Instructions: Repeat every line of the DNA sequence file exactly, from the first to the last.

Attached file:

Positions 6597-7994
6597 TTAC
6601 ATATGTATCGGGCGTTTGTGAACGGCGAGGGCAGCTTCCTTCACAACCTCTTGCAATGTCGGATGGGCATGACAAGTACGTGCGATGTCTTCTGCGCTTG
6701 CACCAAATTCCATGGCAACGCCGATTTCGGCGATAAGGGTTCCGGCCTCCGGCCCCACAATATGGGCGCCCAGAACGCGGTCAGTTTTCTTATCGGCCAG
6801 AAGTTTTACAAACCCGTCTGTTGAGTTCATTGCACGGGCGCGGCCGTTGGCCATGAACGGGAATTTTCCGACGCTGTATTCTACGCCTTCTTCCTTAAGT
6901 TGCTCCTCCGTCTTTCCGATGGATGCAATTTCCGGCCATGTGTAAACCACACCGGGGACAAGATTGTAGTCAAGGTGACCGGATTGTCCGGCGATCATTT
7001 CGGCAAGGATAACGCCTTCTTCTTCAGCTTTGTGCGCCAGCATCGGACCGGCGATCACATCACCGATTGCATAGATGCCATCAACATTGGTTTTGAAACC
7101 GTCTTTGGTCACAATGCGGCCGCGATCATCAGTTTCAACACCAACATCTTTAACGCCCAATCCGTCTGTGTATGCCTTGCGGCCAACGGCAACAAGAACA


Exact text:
Positions 6597-7994
6597 TTAC
6601 ATATGTATCGGGCGTTTGTGAACGGCGAGGGCAGCTTCCTTCACAACCTCTTGCAATGTCGGATGGGCATGACAAGTACGTGCGATGTCTTCTGCGCTTG
6701 CACCAAATTCCATGGCAACGCCGATTTCGGCGATAAGGGTTCCGGCCTCCGGCCCCACAATATGGGCGCCCAGAACGCGGTCAGTTTTCTTATCGGCCAG
6801 AAGTTTTACAAACCCGTCTGTTGAGTTCATTGCACGGGCGCGGCCGTTGGCCATGAACGGGAATTTTCCGACGCTGTATTCTACGCCTTCTTCCTTAAGT
6901 TGCTCCTCCGTCTTTCCGATGGATGCAATTTCCGGCCATGTGTAAACCACACCGGGGACAAGATTGTAGTCAAGGTGACCGGATTGTCCGGCGATCATTT
7001 CGGCAAGGATAACGCCTTCTTCTTCAGCTTTGTGCGCCAGCATCGGACCGGCGATCACATCACCGATTGCATAGATGCCATCAACATTGGTTTTGAAACC
7101 GTCTTTGGTCACAATGCGGCCGCGATCATCAGTTTCAACACCAACATCTTTAACGCCCAATCCGTCTGTGTATGCCTTGCGGCCAACGGCAACAAGAACA